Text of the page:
Subject to the provisions of section 37-1005, an owner of land who either directly or indirectly invites or permits without charge any person to use such property for recreational purposes does not thereby (1) extend any assurance that the premises are safe for any purpose, (2) confer upon such persons the legal status of an invitee or licensee to whom a duty of care is owed, or (3) assume responsibility for or incur liability for any injury to person or property caused by an act or omission of such persons.

As we have already indicated, § 37-1005 has no application as a matter of law under the evidence in this case.

And, finally, § 37-1006 reads: "Nothing in sections 37-1001 to 37-1008 creates a duty of care or ground of liability for injury to person or property."

*576 We can perceive of no way the Legislature could have been any clearer as to its intention in regard to matters such as those involved in this case.

In reaching our conclusion we do not, as we have not in the past, pass upon the wisdom of the Nebraska Recreation Liability Act. It appears from its history that the passage of the act was an attempt to balance various interests. On the one hand, it makes land available for use without charge, while, on the other hand, it relieves landowners, who would make the land available without charge, of liability. That is a value judgment which the Legislature has properly made and one which this court is not in a position to question.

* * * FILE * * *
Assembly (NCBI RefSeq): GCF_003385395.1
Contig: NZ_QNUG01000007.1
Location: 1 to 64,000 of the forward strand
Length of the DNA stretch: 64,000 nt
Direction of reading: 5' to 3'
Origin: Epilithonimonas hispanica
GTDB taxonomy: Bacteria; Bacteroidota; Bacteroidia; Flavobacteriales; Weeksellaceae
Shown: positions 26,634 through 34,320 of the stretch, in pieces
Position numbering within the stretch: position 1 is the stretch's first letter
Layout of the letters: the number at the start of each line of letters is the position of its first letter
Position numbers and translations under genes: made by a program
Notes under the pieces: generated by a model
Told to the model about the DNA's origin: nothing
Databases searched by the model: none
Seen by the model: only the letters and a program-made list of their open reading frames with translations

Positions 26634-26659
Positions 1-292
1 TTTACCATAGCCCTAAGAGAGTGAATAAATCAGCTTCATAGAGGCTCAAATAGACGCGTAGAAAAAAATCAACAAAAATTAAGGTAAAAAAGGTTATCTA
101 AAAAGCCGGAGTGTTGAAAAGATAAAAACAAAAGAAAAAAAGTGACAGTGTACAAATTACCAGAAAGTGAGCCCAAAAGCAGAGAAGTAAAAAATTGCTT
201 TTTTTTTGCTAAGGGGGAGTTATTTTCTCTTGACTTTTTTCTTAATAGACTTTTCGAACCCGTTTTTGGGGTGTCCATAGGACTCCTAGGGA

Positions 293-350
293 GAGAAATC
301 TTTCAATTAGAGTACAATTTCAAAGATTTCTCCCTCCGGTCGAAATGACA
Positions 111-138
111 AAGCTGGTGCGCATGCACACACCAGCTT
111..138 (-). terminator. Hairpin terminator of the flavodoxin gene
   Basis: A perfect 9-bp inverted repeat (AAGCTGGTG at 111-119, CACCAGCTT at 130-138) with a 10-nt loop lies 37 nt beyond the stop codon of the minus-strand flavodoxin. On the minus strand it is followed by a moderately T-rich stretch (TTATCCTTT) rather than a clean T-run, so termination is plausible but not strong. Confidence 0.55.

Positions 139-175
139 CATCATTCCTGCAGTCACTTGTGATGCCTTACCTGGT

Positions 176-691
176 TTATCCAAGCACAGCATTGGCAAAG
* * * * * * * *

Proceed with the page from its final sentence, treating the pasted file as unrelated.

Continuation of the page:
For these reasons, therefore, the judgment of the district court must be reversed and remanded with directions to dismiss.

REVERSED AND REMANDED WITH DIRECTIONS TO DISMISS.

WHITE, Justice, dissenting.

I dissent. We have, in three prior cases, held that the Recreation Liability Act is applicable to public entities. Bailey v. City of North Platte, 218 Neb. 810, 359 N.W.2d 766 (1984); Garreans v. City of Omaha, 216 Neb. 487, 345 N.W.2d 309 (1984); Watson v. City of Omaha, 209 Neb. 835, 312 N.W.2d 256 (1981). While the act provides that a landowner shall not be held liable for ordinary negligence, it may be held liable for malicious or willful actions which result in injury. Neb.Rev.Stat. § 37-1005 (Reissue 1984). Assuming the majority is correct that the entire site was dedicated to public recreation purposes, the cause should be remanded for further action by the trial court.